# adjugate $A_\text{adj}$ is a continuous function of the matrix $A$

I want to prove that the map $$f: A \to A^{-1}$$ is continuous where $$A$$ is an $$n \times n$$ matrix.

The idea is to use

$$A^{-1}=\frac{1}{\det(A)}A_\text{adj}$$ where $$(A_\text{adj})_{ij}=(-1)^{i+j} \det(X_{ji}(A))$$.

Here $$X_{ji}(A)$$ is the $$(n-1) \times (n-1)$$ matrix obtained by crossing out row $$j$$ and column $$i$$ from $$A$$.

I have already proven the continuity of the map $$A \to a_{ij}$$ $$\forall i,j$$, and thus that $$A \to \det(A)$$ is continuous as a composition of continuous maps.

Now it remains to show that the map $$A \to A_\text{adj}$$ is continuous. For this I need to show that the function $$a_{ij} \to A_\text{adj}$$ is continuous.

I know that the function $$a_{ij} \to (A_\text{adj})_{ij}$$ is continuous, but I cannot seem to deduce why this implies that $$a_{ij} \to A_\text{adj}$$ is continuous.

How do I prove this last step? I know there are some threads on this topic, but I could not find an answer specific to my question.

Thanks a lot!

Edit: I think I can use that for an $$m \times n$$ matrix,

$$\|A\|_{operator} \leq mn \max_{i,j}|a_{ij}|$$.

• That depends: with the definitions that you're working with, what does it mean for a function $g:\Bbb R \to \Bbb R^{m \times n}$ to be continuous? – Ben Grossmann Jun 24 '20 at 14:18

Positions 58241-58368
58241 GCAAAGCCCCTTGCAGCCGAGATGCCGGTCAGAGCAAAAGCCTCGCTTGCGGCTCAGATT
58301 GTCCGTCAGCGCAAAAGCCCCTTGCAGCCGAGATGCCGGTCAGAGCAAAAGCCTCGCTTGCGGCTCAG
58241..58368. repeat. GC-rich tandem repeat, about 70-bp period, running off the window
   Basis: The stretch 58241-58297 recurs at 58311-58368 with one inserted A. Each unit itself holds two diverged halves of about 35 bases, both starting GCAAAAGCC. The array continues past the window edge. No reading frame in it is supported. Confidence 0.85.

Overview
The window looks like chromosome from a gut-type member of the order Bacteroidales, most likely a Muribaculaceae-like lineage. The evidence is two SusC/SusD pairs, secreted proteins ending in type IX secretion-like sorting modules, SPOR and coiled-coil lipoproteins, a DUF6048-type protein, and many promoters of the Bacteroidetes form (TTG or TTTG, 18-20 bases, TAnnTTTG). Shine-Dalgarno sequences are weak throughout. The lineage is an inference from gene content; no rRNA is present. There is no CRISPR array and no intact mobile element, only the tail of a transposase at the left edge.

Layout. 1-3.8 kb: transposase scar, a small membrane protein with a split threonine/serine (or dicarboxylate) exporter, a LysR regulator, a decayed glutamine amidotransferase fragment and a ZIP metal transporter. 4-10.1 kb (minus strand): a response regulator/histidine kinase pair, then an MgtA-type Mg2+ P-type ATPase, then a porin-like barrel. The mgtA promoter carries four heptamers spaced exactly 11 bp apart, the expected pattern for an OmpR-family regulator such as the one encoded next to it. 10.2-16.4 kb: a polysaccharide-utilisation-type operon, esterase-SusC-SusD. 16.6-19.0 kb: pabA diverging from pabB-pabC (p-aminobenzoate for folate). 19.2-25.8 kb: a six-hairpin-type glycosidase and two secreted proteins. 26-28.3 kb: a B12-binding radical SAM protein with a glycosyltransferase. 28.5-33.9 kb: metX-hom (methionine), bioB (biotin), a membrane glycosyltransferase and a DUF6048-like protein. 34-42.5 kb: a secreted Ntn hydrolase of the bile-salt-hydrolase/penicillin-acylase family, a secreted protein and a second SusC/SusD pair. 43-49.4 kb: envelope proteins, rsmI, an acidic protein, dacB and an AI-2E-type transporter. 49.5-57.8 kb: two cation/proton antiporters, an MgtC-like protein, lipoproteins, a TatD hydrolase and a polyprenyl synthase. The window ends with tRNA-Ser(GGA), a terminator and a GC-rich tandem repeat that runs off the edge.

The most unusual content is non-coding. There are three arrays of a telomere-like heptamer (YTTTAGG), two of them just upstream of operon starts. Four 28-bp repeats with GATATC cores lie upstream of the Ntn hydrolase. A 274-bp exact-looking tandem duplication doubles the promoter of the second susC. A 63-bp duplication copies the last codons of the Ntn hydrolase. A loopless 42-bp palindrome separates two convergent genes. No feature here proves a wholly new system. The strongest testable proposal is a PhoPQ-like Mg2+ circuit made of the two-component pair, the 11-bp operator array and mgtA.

• A minor is not a matrix. – Bernard Jun 24 '20 at 14:21
• @Omnomnomnom Well, for matrices I would use the operator norm defined as the sup of Euclidean norm. – DerivativesGuy Jun 24 '20 at 14:27
• @Bernard A minor is not a matrix, yes, but the adjugate is a matrix. – DerivativesGuy Jun 24 '20 at 14:28
• Yes, of course. There remains a minor is a signed determinant, not a matrix. The phrasing may be confusing for beginners. – Bernard Jun 24 '20 at 14:31

## 1 Answer

Claim: A map $$f: \Bbb R \to \Bbb R^{m \times n}$$ is continuous if all of the coordinate maps $$f_{ij}:\Bbb R \to \Bbb R$$ defined by $$f_{ij}(t) = [f(t)]_{i,j}$$ are continuous.

Proof: Note that the Frobenius norm, which is defined by $$\|A\|_F^2 = \sum_{i,j}a_{ij}^2,$$ satisfies $$\|A\| \leq \|A\|_F$$ (where $$\|A\|$$ denotes the Euclidean operator norm). With that, we find the following. Consider any $$x \in \Bbb R$$. Fix $$\epsilon > 0$$. There exists a $$\delta > 0$$ such that if $$|x-y| < \delta$$, then $$|f_{ij}(x) - f_{ij}(y)| < \epsilon/\sqrt{mn}$$ for all $$i,j$$. With that, we find that $$\|f(x) - f(y)\|^2 < \|f(x) - f(y)\|_F^2 = \sum_{ij} |f_{ij}(x) - f_{ij}(y)|^2 < \sum_{ij} \frac{\epsilon^2}{mn} = \epsilon^2.$$ So indeed, $$f$$ is continuous at $$x$$, which was arbitrary. So $$f$$ is continuous.

• Oh $x$ is fixed. My bad, sorry! – jijijojo Jun 24 '20 at 14:44
• Thanks for your answer. I think I've already solved my problem (see edit). Could you check if that's fine as well? Thanks. – DerivativesGuy Jun 24 '20 at 14:58
• @DerivativesGuy That should be $\max_{i,j}|a_{ij}|$, but otherwise that's fine. You could use your inequality in the same way that I used mine. – Ben Grossmann Jun 24 '20 at 15:11
• That was a typo, good spot. Thanks a lot! – DerivativesGuy Jun 24 '20 at 15:27